Hey guys! PCT hikers- get your Campfire permit here(this is needed if you carry a portable stove and it takes 5 min.) : http://www.preventwildfireca.org/Permits/
Also there is a permit for entering Canada via the PCT- this one takes a little longer to get since it must be approved: http://www.pcta.org/…/09/PCT-Canada-Entry-Form-10-26-15.pdf…
Flask and I got approved for the start date of May 13th! Woohoo
So, I’ve been thinking about hiking to raise money for a cause. I used the website: hike for and decided to hike for the Sierra Club (http://www.sierraclub.org/) and the Pacific Crest Trail Association (http://www.pcta.org/). If you want to make a pledge, then check out my hike profile here:
The plan is to start in May 2017!
I choose the Sierra Club after reading this disturbing article today:
I first noticed (first hand travels) that this was happening in 2009…how sad that it is going to get worse. A lot of places are going to be ruined for mining in addition to the places they will make inaccessible by charging ridiculous fees for “improvements.” Some of my favorite places on earth have been “improved” out of existence by rich people who think that nature should be covered in concrete, fancy lawns and flush toilets. The switch to state control is a big mistake. Captain Planet disapproves of this obvious move towards privatization. Take action guys!
I haven’t posted in awhile, but I wanted to put this on my blog- these guys are awesome and any AT hiker should check them out ❤
October 2016, Mother Earth and I did a little hike on the PCT near Lake Tahoe. It was a spontaneous hike without much thought or planning. I did manage to take a peak at the weather, so we only stayed on night. The first snows came the following day. We hiked up to a nice campsite on a ridge. We set up camp and made dinner right away. As we unpacked the food, I realized that I packed the extra dinner bag rather than the actual food bag I had prepared.
I looked at mom with slight alarm and thought “Will she be mad?”
She laughed for awhile at my mistake and eventually asked me which one we should have for dinner.
I responded with “Which one do you want for breakfast?”
We laughed again. All food is good food when you are hungry.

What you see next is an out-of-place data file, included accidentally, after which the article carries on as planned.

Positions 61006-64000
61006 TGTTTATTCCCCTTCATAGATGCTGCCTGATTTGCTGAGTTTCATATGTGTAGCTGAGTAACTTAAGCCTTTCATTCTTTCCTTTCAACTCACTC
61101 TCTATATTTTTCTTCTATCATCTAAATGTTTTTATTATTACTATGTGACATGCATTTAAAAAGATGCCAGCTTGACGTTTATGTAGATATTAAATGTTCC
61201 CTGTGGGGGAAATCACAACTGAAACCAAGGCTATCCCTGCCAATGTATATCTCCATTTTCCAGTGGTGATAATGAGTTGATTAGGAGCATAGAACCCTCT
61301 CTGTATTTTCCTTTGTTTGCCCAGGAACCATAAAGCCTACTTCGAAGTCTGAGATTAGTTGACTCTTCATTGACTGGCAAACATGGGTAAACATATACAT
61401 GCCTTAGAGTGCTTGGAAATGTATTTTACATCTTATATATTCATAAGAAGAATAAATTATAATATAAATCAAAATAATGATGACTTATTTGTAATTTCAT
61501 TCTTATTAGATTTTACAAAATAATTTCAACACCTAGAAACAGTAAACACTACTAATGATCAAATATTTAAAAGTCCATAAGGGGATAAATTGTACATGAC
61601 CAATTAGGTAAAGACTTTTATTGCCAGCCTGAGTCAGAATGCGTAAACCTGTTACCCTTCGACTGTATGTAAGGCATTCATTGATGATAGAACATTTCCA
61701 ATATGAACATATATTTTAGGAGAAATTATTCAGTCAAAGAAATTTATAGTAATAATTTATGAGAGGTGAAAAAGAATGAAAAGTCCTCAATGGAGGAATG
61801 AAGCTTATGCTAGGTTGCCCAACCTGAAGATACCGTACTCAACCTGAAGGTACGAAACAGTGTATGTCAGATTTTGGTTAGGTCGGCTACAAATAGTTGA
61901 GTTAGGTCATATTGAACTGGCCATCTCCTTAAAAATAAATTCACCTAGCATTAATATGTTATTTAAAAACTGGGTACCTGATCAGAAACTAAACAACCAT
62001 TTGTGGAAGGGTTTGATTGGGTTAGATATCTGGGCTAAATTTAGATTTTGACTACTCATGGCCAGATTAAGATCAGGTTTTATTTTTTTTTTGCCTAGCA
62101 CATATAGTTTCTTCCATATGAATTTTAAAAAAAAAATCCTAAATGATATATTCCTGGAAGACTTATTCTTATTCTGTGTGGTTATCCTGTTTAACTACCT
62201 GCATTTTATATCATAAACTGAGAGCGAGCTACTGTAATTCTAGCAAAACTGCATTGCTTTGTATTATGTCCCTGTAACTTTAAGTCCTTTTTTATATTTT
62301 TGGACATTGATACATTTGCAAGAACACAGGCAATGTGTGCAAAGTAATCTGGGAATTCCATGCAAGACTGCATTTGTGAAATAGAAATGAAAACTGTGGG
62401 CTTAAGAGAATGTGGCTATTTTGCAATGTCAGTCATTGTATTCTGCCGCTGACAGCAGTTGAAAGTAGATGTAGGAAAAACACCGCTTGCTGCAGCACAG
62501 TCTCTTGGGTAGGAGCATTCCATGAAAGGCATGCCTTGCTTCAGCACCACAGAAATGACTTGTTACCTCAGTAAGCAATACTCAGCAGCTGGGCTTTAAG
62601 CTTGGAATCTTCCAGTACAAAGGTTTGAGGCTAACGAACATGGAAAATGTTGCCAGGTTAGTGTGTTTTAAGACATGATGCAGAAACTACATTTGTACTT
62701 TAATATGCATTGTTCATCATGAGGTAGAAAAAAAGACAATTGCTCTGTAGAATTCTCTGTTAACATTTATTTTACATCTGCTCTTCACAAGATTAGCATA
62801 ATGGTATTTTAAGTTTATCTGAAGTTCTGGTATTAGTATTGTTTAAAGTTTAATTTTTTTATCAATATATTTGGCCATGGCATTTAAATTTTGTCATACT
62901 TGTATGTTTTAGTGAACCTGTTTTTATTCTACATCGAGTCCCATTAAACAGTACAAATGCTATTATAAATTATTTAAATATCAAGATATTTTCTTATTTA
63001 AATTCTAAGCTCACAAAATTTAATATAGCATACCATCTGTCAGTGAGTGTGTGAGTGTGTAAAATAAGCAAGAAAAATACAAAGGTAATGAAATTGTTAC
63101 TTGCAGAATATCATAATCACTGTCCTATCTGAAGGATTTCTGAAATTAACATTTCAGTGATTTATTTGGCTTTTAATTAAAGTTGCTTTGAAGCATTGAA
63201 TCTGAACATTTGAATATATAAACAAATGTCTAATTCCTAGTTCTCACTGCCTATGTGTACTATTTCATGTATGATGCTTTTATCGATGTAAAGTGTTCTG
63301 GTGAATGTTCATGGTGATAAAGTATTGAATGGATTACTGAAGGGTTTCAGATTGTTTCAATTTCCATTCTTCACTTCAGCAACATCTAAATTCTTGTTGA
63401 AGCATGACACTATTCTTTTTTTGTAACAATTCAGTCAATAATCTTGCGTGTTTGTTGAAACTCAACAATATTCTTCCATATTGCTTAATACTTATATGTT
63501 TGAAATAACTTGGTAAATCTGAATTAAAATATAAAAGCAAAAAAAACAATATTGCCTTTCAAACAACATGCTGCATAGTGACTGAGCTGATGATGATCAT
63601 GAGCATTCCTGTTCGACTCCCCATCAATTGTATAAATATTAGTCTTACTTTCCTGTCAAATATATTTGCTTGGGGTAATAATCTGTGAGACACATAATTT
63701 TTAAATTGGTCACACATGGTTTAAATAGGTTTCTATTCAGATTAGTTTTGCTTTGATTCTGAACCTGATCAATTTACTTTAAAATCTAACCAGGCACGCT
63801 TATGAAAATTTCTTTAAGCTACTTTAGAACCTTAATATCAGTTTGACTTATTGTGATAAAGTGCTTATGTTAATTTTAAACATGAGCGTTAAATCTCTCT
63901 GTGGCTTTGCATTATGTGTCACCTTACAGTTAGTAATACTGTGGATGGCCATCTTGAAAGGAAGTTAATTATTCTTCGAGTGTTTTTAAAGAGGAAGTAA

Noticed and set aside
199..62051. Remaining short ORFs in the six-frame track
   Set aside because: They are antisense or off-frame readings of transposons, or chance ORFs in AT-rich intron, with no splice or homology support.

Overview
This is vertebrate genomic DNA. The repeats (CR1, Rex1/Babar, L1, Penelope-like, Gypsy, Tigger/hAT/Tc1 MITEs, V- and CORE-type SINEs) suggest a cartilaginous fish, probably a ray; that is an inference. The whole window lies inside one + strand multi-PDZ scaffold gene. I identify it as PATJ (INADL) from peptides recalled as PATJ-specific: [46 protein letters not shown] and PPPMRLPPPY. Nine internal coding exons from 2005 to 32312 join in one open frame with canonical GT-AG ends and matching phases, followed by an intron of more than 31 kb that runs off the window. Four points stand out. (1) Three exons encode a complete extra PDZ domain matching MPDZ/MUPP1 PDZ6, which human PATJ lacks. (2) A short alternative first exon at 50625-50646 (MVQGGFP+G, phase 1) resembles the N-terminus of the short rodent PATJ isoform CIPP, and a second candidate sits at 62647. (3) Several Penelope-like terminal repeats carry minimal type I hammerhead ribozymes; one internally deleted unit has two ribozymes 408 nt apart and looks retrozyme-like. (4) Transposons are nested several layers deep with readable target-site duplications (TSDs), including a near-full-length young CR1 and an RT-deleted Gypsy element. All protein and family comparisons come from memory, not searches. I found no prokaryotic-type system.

It was cold enough for us to put on all of our layers and windy enough to get us out of bed at 3am to relocate at a sheltered spot a few miles back down the trail. Night hiking probably sounds ridiculous or even dangerous;however, it is second nature to night hike for a thru-hiker, and I was glad to have the experience with Mother Earth. I want her to be comfortable making decisions in the wilderness that really take into account all possible actions. Night hiking sounds like desperation, but really it’s a good example of how overcoming cultural fears leads to more freedom and safety in the wilderness. As a female hiking solo on trail, I often night hiked away from sketchy individuals sleeping at shelters or roads and stealth camped.
As we walked down the trail we saw three shooting stars, the tail end of the Orionids meteor shower.In the morning our stomachs grumbled about oatmeal. As we walked out, we followed a rainbow back to the car. A big storm was blowing in and the rising sun caught the western curtain of rain. Collectively we saw about 12 rainbows.
I’m trying to decide if I want to blog on my AT site or start a new blog for the PCT, what do you guys think?
Flask and I were sitting around last night discussing the not so distant future. We’ve decided to leave around the 28th of April 2017 for the southern terminus of the PCT. Before we hike we might take a little trip down to Baja with my cousin who has decided to hike with us. Before any of that we are thinking of visiting family, so pre-trail is going to be an exciting time! We might even take a train cross country!Starting in April we are going to be moving about quite a bit.
Post-trail we are thinking of doing some exploring in British Columbia and Alaska. We are hoping to finish sometime in early or mid-September.
Currently I have printed out my guide, and I have most of the gear I need. Flask and I are marking out our resupplies on the map. In Jan. and Feb. we will be putting together our self-care packages and making our dinners. I plan to complete a vegetarian backpacking cookbook when we finish this next trail. My first attempt at making my own meals definitely had some failures. Hopefully it will all come together on the PCT, and I can finish up writing my recipes.
Stay tuned, there is much to come!
Mother Earth and I hiked the last twenty miles of trail in Mass. that I had to skip when my hip stopped working. This part of trail went up over October mountain, which I found to be both perfectly suited and ironic.
It was so different now, the leaves were covering the trail and falling on us as we walked. Everything was orange and red. It was beautiful. I consider this the actual end of trail for me.
I walked from the forest, over the railroad tracks, gradually onto a dirt road, then the trail turned to sidewalk. The transition back to the world was seamless. I wasn’t left in awe on some mountain somewhere. I walked back into civilization.
I’ve been working to get back out ever since.
After Trail, Mother Earth, Kevin and I meandered around the North. We climbed mountains and were privileged enough to fly over the Whites. I got to co-pilot! It was such an amazing experience. It reminded me of the sky diving adventure and all of my friends back in New York! I thought of walking the trail below with Yonder. My mom and I climbed Mt. Liberty in 20 degree, frigid air and then flew over it the next day! What a perspective shift. ❤ Life is beautiful